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John Dickinson’s Quaker father, Daniel, hated slavery (his story is told in Spalding’s earlier novel, The Purchase). Now it’s 1855, and, as civil war looms on the horizon, both John and his half-brother Benjamin are slave owners. They are facing a reckoning that each is unprepared for.

When a stranger, an abolitionist from Canada, arrives in the brothers’ community and secretly encourages slaves to flee to freedom in the north, many do so. Soon there are too few workers to bring in the harvest and keep the farm running.

Because he’s a preacher, John’s congregation looks up to him, despite the fact that he’s often harsh and domineering. They know nothing of his secret sin, a transgression that will shape his future. When his family comes to the brink of financial ruin, John encourages them, as well as his congregants, to form a wagon train and head west to settle. But in a rash decision, John stays behind, sending his wife and children on without him. Each is forced to grow in unexpected ways.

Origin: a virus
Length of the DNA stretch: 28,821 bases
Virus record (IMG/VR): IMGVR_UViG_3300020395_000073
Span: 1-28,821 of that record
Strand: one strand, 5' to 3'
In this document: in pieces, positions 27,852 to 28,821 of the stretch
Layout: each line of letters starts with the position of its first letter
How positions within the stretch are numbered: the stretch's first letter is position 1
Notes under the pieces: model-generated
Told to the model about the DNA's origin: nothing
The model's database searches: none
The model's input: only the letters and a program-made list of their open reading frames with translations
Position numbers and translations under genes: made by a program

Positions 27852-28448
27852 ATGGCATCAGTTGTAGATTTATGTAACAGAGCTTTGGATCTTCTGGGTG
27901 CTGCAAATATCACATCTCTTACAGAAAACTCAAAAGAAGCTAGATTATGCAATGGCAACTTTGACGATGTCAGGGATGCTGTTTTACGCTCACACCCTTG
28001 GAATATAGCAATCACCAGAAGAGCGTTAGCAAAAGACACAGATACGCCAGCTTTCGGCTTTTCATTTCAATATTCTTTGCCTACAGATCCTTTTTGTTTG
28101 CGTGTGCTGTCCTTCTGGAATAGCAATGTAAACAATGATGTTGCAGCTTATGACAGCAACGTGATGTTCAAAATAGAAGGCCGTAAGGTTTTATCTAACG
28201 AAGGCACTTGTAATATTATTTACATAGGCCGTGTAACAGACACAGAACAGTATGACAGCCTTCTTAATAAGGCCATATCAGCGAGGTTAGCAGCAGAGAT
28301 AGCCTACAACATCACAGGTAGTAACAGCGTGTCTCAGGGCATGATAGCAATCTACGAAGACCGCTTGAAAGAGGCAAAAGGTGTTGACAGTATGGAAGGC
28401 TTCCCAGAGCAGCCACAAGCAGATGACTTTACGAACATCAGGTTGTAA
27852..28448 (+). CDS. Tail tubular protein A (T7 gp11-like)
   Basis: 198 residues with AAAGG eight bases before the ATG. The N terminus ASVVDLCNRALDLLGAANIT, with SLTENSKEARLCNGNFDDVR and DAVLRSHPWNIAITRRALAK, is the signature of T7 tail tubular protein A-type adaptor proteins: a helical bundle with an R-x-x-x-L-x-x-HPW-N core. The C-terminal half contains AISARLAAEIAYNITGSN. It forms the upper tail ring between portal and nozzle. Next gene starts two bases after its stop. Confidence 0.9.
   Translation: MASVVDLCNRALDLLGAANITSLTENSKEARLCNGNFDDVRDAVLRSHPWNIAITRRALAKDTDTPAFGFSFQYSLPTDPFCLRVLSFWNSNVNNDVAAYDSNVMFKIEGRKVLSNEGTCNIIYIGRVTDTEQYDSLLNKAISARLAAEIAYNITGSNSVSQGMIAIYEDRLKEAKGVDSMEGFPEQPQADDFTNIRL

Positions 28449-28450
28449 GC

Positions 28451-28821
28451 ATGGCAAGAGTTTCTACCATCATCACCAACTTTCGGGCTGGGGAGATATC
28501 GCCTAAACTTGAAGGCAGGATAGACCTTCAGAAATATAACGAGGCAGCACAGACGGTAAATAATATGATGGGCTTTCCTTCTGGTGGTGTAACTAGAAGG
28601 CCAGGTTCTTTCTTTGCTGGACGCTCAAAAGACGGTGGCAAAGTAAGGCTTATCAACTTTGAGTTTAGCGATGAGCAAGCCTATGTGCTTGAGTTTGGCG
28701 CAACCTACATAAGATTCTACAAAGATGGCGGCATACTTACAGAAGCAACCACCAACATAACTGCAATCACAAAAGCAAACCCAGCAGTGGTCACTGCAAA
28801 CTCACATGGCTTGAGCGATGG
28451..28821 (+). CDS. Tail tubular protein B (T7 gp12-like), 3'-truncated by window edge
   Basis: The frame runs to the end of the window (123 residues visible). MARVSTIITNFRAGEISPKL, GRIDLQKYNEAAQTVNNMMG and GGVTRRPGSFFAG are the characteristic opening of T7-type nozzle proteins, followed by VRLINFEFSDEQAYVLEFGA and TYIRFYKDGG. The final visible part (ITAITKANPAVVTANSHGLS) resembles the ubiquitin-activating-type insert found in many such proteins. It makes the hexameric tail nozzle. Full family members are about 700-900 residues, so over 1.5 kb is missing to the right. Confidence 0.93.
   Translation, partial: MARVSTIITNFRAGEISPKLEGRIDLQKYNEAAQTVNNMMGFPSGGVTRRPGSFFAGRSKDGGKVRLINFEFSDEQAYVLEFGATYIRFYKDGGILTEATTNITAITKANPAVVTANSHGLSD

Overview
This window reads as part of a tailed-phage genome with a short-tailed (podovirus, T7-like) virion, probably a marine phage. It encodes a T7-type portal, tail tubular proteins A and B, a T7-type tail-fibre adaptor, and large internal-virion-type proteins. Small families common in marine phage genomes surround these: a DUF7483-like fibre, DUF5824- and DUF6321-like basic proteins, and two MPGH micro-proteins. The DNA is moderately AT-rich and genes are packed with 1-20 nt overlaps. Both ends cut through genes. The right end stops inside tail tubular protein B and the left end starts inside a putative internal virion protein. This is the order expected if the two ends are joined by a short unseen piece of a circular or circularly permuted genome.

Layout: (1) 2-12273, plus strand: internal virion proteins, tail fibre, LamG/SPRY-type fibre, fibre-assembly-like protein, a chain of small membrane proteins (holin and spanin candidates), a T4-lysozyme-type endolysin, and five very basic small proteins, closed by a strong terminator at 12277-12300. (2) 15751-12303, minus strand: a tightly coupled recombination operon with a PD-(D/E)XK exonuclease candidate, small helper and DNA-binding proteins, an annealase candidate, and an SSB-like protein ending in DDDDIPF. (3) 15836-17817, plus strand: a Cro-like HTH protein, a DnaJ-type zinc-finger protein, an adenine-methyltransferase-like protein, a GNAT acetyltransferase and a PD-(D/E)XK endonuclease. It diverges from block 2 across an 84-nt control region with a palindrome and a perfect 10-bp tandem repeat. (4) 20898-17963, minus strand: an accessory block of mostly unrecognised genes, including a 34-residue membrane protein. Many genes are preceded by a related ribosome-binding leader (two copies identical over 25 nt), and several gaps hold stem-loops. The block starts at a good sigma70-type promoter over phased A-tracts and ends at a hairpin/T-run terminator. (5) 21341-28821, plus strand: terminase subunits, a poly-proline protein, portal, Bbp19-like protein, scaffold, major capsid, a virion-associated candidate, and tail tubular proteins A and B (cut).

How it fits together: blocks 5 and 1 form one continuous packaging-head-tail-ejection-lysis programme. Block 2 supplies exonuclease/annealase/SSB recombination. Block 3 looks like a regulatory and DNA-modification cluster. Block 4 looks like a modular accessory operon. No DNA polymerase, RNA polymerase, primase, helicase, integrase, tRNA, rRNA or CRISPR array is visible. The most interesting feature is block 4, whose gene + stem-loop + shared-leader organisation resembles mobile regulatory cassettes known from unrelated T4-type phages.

This novel for adults is filled with biblical allusions and covers vast territory. Physically, characters navigate rivers, forests, and grasslands. Emotionally, each faces inner fears, inadequacies, sins, prejudices, and his or her own need for redemption. Spalding skillfully relates the intersecting realities of enslaved and free blacks, whites, and Native Americans as each tries to survive in difficult circumstances. (McClelland & Stewart)

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